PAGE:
|2008-08-11, 09:14||Link #1|
The Dying of the Light
Join Date: Apr 2006
Stephen King's N (2008)
Stephen King's N.
Based on a never-before published story by blockbuster author Stephen King, N. is the tale of a psychiatrist who becomes the victim of the same mysterious and deadly obsession as his patient. Drawn by award-wining comic book artist Alex Maleev, and coloured by famed comic book colourist Jose Villarrubia, the episodes were adapted by Marc Guggenheim with creative oversight from Stephen King.
From July 28, mobile phone users and web surfers in the United States can enjoy Stephen King's latest work in a series of 25 original video episodes, each around two minutes long. The episodes are presented in a highly designed “pan and scan” format, complete with comic book-style graphics, an original score, sound effects and a full cast of voiceovers.
Stephen King commented: "I'm always interested in new delivery systems for stories, and always curious about how those systems work with the old story-telling verities. This one, it seems to me, works extraordinarily well."
You can watch “N.” online, on your mobile phone or download it at iTunes. Episodes will be made available simultaneously across the Web and on mobile phones each weekday starting from July 28th to Aug 29, for a total of 35 episodes altogether.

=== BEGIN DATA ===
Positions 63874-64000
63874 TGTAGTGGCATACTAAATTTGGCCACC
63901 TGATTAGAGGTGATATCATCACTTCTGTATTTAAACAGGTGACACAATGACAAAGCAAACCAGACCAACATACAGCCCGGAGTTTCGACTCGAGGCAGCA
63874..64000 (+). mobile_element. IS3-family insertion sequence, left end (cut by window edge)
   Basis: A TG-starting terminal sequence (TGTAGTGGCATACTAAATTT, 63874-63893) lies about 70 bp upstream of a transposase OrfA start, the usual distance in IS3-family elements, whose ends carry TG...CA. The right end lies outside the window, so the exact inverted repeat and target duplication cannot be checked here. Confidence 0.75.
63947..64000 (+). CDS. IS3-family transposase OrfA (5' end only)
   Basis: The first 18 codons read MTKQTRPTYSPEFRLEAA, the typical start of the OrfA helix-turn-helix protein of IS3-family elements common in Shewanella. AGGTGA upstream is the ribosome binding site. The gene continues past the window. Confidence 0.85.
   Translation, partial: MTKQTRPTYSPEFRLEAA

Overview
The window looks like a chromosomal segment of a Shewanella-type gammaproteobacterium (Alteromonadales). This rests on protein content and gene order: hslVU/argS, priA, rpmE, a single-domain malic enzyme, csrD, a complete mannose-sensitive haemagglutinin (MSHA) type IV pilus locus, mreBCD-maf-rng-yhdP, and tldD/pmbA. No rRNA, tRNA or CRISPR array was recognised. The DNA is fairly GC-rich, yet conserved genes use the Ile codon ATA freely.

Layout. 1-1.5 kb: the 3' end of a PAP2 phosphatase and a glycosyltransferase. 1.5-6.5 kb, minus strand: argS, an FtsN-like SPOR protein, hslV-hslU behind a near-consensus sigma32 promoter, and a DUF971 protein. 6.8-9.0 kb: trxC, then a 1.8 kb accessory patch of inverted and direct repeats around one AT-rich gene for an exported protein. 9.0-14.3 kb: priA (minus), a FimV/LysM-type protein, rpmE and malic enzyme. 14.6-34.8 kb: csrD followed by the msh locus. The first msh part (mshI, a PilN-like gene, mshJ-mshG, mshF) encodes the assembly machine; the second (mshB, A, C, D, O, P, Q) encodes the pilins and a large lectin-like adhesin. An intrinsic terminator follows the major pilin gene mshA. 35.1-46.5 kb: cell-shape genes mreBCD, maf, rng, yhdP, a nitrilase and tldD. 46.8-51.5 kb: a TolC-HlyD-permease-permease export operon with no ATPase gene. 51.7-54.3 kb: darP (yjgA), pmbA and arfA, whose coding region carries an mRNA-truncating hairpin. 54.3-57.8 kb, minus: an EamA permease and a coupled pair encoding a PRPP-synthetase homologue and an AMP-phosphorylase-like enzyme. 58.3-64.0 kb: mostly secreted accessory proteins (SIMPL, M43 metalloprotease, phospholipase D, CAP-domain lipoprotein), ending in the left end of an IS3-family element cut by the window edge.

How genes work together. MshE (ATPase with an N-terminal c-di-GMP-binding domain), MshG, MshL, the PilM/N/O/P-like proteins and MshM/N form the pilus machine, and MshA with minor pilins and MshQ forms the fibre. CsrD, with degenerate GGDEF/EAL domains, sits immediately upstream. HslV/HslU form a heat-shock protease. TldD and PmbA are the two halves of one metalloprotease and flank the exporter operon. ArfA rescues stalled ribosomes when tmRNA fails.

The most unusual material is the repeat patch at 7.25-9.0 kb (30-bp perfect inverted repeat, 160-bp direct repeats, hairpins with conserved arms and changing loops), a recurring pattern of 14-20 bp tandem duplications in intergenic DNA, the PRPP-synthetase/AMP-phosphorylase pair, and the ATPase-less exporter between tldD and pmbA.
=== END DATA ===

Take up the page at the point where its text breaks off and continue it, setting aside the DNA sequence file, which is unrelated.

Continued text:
I happened on N. by chance while browsing for streaming videos of Mokke, and watched it up to Ep11. The show's press release may try to make it sound "groundbreaking", but frankly, the concept has already been used in Japan, for shows such as Chocolate Underground, that is, short two- to three-minute episodes packaged specifically for download and viewing on mobile phones and iPods.
N. suffers the same problems as Chocolate Underground — the two-minute episodes do not provide enough time for the producers to create effective dramatic tension. Worse, the episodic format makes it nearly impossible for the writers to string together a coherent screenplay that would: 1) make a viewer care enough to download subsequent episodes; 2) make a viewer care about the characters (I don't). The story is meant to be "chilling", but I found it irritatingly over-acted and tedious instead. In the end, I feel it's just an elaborate promotional gimmick for King's new collection of short stories, Just After Sunset.
So, why am I promoting N.? Because, in spite of its huge flaws, I do find it an interesting concept. Who knows? This may well herald the start of a new kind of programming format. Short, three-minute episodes need not be horrible. The format worked very well for Chi's Sweet Home, for example.
If you've got time, and the patience to sit out the story, give N. a try. Remember: Eight is the number to keep this reality whole.